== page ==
Hardy's Theatre

944 Van Ness Street,
Fresno, CA 93721

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Related Websites

Local Register of Historic Resources (Fresno, CA) Liberty Theater

Additional Info

Architects: William D. Coates, Harrison B. Traver

Functions: Church

Styles: Renaissance Revival

Previous Names: Liberty Theatre, Mexico Theatre

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News About This Theater

Mexico Theatre exterior

The Liberty Theatre is the oldest theatre in Fresno, and was built in 1917, opening on on November 27, 1917 with “When a Man Sees Red”. Designed in Second Empire Revival style by local architects W.D. Coates and H.B. Traver, responsible for Fresno and other California landmarks. It was renamed Hardy’s Theatre from June 24, 1931.

The 1950’s marquee of the theatre, whose exterior is remarkably well preserved, shows a later name, Hardy’s Theatre, while a large vertical sign displays the name MEXICO (Since the summer of 2005 this sign has been removed). The theatre was still open in 1981.

Fresno for a town its size has so many classic theatres that one could spend a half a day looking at them. Some others are Warnor’s Theatre, the Wilson Theatre, the Crest Theatre, the Tower Theatre and the Azteca Theatre.

In 2001 the city of Fresno began plans for a massive downtown revitalization but it is unknown what role the Liberty Theatre, which is on the Local Register of Historic Resources, will play. It had been in use as a Spanish Evangelical Church prior to 2005.

Contributed by Ron Pierce

Recent comments (view all 43 comments)

bryan868 on September 29, 2011 at 1:58 am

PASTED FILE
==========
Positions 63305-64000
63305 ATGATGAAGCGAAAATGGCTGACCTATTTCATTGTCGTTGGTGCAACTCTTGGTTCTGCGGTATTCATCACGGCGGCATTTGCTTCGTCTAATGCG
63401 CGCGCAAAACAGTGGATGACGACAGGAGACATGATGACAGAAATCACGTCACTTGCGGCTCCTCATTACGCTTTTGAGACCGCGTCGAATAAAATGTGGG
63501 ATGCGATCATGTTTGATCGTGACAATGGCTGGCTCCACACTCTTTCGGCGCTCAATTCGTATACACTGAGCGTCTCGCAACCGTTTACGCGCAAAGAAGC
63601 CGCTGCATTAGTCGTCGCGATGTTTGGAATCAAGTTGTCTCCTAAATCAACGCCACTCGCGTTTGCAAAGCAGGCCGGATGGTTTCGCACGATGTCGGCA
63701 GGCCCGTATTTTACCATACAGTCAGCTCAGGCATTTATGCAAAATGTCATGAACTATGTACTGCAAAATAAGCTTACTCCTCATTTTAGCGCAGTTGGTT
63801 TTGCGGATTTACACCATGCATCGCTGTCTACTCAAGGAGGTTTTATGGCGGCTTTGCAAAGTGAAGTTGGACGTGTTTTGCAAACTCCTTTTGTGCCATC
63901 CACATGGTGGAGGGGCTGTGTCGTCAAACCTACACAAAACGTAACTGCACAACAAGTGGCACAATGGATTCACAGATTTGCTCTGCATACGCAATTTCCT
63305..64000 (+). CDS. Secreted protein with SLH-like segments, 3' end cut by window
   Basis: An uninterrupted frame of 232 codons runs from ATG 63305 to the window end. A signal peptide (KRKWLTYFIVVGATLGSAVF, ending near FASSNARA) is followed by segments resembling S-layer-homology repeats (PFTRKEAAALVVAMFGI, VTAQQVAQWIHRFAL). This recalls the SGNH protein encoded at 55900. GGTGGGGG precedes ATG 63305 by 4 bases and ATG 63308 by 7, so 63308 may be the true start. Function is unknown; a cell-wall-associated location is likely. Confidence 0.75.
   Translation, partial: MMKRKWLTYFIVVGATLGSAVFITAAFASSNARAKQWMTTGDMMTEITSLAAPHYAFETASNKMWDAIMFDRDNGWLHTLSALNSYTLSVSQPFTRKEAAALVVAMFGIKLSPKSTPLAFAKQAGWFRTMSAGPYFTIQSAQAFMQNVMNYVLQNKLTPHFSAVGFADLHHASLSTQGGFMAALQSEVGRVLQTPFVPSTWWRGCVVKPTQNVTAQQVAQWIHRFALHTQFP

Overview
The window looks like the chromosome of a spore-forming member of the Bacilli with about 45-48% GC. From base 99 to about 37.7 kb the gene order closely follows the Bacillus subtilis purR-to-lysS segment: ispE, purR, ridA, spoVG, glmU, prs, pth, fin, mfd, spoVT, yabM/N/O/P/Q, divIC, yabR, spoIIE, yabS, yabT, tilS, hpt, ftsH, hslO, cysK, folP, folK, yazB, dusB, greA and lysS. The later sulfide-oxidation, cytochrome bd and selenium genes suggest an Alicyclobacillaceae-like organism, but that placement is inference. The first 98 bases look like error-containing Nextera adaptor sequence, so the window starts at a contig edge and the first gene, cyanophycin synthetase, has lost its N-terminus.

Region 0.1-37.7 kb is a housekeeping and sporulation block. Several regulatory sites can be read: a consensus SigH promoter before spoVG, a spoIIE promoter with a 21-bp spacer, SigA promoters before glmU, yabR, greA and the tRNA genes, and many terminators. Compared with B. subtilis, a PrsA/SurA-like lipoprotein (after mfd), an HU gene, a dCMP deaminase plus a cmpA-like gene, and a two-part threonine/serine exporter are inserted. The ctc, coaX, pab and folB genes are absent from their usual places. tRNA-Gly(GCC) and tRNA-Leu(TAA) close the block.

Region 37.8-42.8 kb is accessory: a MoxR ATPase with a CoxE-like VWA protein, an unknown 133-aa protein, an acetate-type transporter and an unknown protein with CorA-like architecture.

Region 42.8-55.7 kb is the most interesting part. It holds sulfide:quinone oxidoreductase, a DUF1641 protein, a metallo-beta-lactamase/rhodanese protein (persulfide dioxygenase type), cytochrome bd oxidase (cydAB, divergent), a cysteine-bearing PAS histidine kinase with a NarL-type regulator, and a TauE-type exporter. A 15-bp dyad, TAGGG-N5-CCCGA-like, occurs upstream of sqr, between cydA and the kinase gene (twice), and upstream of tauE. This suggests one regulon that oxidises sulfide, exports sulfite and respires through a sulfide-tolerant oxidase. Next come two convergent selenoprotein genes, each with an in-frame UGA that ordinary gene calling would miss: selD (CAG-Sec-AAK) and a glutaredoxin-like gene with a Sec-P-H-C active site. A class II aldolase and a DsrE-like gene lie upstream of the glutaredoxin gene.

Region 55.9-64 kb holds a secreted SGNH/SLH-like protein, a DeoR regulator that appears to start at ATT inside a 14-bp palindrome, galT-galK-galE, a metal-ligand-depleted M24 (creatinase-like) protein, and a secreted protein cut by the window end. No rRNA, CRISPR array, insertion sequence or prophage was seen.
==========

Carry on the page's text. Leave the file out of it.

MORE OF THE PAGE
KFSR 90.7 held an event, “The Fresno Grand Opry,” in May 2011 at the Liberty Theater (Hardy’s). They asked us to do a video tour of the balcony area since it would be closed to guests. Here’s our video if you’re interested in seeing what this amazing theater looks like inside!


Mikeyisirish on June 26, 2012 at 3:17 pm

A few 2011 photos can be seen here and here.

Joe Vogel
Joe Vogel on January 4, 2013 at 5:48 pm

The partner of architect William D. Coates was Harrison B. Traver. Both studied in Philadelphia with the Beaux-Arts trained classicist Paul Cret around 1906-1907. They formed a partnership in San Francisco in 1911, and moved their office to Fresno in 1914. When the partnership was dissolved in 1925, Traver moved to Los Angeles and Coates continued to practice in Fresno. As far as I’ve been able to determine, the Liberty was the only theater they designed during their partnership.

dansdriveintheater on December 3, 2018 at 12:56 pm

was still open in 1981


please update!

terrywade on October 22, 2019 at 10:44 pm

Now a music studio Oct 2019. I hope some one saved the old classic theatre neon marquee sign that said Hardy’s?

Joe Vogel
Joe Vogel on October 23, 2019 at 9:55 pm

This house should be listed as Hardy’s Theatre, since it was called the Liberty only from 1917 to 1931.

authorchristopherstone on February 19, 2020 at 3:10 pm

I literally saw hundreds of movies at the Hardys Theatre during the1950s and 1960s. “Everything from "Love Me Or Leave Me,” and “Some Like It Hot,” to “Tom Thumb,” “West Side Story,” “The King of Kings,” and “Who’s Afraid of Virginia Woolf?”

RogerC on August 16, 2020 at 4:14 pm

I would be curious to verify the original seating capacity of 1917. Some claim it was closer to 2000. Over the years the capacity shrunk. The insanely high and steep upper third of the balcony was sealed off. Projection booth always on the main floor so there were no “keystoning” issues with the screen image. The 1950s remodel with “Rocking Chair Loges” in the rear orchestra also reduced capacity. But in the 50s it was the most comfortable movie seat in Fresno. Another remodel in the 60s expanded the lobby and snack bar and finally added rest rooms on the main floor.

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